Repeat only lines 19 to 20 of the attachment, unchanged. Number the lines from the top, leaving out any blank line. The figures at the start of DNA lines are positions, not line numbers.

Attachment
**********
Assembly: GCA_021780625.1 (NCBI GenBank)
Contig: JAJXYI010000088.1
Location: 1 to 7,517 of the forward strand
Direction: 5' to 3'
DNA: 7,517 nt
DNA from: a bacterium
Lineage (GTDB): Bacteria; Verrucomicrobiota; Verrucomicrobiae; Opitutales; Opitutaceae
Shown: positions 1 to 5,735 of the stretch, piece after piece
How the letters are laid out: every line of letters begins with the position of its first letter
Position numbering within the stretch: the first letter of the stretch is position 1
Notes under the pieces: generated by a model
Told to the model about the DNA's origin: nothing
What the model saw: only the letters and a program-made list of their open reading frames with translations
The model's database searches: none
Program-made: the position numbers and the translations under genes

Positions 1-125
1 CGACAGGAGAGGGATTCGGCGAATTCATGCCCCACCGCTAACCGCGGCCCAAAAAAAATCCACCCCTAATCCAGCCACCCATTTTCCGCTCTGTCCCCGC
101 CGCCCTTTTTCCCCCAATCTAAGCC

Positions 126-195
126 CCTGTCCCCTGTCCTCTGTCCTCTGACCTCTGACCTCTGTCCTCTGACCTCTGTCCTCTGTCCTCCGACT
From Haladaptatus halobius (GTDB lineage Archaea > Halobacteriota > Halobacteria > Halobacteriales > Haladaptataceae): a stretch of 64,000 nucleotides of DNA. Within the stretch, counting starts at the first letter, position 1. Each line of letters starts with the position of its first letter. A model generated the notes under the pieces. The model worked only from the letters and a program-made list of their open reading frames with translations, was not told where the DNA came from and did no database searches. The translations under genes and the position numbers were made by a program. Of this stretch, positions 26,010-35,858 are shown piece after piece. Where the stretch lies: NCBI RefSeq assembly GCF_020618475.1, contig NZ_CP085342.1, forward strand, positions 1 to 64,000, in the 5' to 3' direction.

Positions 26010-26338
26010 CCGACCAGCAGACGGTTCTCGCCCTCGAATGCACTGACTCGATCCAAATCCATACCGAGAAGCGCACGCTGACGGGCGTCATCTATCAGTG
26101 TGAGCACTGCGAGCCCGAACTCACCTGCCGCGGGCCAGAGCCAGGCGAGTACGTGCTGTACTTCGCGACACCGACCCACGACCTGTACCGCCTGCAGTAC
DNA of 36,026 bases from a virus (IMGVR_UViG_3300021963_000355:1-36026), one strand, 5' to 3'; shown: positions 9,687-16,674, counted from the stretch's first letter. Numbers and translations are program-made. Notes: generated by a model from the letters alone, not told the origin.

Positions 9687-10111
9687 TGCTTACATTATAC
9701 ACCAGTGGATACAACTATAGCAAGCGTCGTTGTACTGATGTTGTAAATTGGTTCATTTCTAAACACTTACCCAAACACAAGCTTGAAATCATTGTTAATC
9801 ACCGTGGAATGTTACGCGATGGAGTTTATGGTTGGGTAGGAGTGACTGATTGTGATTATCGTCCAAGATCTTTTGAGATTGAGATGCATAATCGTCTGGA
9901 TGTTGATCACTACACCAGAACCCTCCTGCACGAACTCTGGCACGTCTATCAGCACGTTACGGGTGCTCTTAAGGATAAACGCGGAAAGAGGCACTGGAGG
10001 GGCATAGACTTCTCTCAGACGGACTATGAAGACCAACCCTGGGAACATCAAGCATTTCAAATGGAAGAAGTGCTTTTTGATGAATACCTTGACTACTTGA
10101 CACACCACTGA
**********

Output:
Positions 126-195
126 CCTGTCCCCTGTCCTCTGTCCTCTGACCTCTGACCTCTGTCCTCTGACCTCTGTCCTCTGTCCTCCGACT